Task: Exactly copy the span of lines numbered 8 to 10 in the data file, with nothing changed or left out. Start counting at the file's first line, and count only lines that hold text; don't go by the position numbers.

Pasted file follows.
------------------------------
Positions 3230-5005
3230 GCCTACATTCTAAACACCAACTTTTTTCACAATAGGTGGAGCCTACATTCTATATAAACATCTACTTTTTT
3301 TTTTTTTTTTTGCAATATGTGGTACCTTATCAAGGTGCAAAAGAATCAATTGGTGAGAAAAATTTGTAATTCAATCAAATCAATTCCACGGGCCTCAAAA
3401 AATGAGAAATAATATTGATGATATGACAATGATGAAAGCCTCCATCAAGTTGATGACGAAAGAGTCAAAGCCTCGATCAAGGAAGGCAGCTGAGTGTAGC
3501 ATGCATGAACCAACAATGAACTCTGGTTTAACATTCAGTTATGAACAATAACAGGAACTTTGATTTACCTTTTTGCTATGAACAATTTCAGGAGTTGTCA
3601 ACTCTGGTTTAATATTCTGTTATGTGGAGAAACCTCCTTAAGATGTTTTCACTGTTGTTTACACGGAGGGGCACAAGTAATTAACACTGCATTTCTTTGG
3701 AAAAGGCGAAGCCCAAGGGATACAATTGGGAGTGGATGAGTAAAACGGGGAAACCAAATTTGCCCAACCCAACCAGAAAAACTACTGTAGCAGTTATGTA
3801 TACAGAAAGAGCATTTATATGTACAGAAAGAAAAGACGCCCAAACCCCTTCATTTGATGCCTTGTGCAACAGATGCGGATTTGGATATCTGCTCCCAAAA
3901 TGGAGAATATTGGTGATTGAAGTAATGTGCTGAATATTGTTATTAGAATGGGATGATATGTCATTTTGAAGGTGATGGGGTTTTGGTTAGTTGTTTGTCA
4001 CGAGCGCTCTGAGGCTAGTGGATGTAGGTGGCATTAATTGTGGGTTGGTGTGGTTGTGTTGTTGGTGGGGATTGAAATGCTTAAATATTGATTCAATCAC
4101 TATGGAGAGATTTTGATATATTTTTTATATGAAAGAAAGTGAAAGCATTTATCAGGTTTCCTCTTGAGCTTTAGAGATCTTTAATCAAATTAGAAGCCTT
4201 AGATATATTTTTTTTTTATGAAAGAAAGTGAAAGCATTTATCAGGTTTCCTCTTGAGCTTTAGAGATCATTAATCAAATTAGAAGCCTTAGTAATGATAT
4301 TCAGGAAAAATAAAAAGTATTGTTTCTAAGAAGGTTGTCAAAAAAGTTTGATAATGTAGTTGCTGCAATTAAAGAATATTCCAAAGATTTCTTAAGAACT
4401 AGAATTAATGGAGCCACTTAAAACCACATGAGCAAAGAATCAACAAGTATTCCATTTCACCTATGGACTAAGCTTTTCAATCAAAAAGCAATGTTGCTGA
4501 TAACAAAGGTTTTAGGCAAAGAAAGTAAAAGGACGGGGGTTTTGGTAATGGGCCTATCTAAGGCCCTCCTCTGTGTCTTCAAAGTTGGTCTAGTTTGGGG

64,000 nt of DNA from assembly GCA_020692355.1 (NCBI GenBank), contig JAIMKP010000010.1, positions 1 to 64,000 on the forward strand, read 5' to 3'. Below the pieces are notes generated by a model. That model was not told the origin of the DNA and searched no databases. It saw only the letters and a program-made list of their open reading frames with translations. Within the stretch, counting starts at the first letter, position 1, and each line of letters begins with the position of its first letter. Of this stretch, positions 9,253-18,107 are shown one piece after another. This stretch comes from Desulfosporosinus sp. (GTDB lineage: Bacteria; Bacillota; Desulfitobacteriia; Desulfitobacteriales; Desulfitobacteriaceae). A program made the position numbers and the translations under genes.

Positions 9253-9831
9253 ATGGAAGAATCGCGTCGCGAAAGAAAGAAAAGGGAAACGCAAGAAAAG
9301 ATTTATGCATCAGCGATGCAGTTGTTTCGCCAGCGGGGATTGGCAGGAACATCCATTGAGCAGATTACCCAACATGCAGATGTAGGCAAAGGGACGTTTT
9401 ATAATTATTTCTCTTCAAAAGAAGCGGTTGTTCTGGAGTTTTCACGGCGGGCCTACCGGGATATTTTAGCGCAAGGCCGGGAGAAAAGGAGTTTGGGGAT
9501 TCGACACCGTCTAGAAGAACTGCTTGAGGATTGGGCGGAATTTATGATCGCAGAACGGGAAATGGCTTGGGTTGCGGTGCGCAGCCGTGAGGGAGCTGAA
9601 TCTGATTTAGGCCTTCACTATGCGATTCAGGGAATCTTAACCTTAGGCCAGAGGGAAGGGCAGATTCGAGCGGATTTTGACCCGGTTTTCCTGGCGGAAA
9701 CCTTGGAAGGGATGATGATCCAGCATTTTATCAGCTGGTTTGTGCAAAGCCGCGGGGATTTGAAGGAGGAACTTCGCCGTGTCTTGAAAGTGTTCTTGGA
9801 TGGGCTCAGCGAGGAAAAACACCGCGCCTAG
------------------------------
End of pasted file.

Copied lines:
3801 TACAGAAAGAGCATTTATATGTACAGAAAGAAAAGACGCCCAAACCCCTTCATTTGATGCCTTGTGCAACAGATGCGGATTTGGATATCTGCTCCCAAAA
3901 TGGAGAATATTGGTGATTGAAGTAATGTGCTGAATATTGTTATTAGAATGGGATGATATGTCATTTTGAAGGTGATGGGGTTTTGGTTAGTTGTTTGTCA
4001 CGAGCGCTCTGAGGCTAGTGGATGTAGGTGGCATTAATTGTGGGTTGGTGTGGTTGTGTTGTTGGTGGGGATTGAAATGCTTAAATATTGATTCAATCAC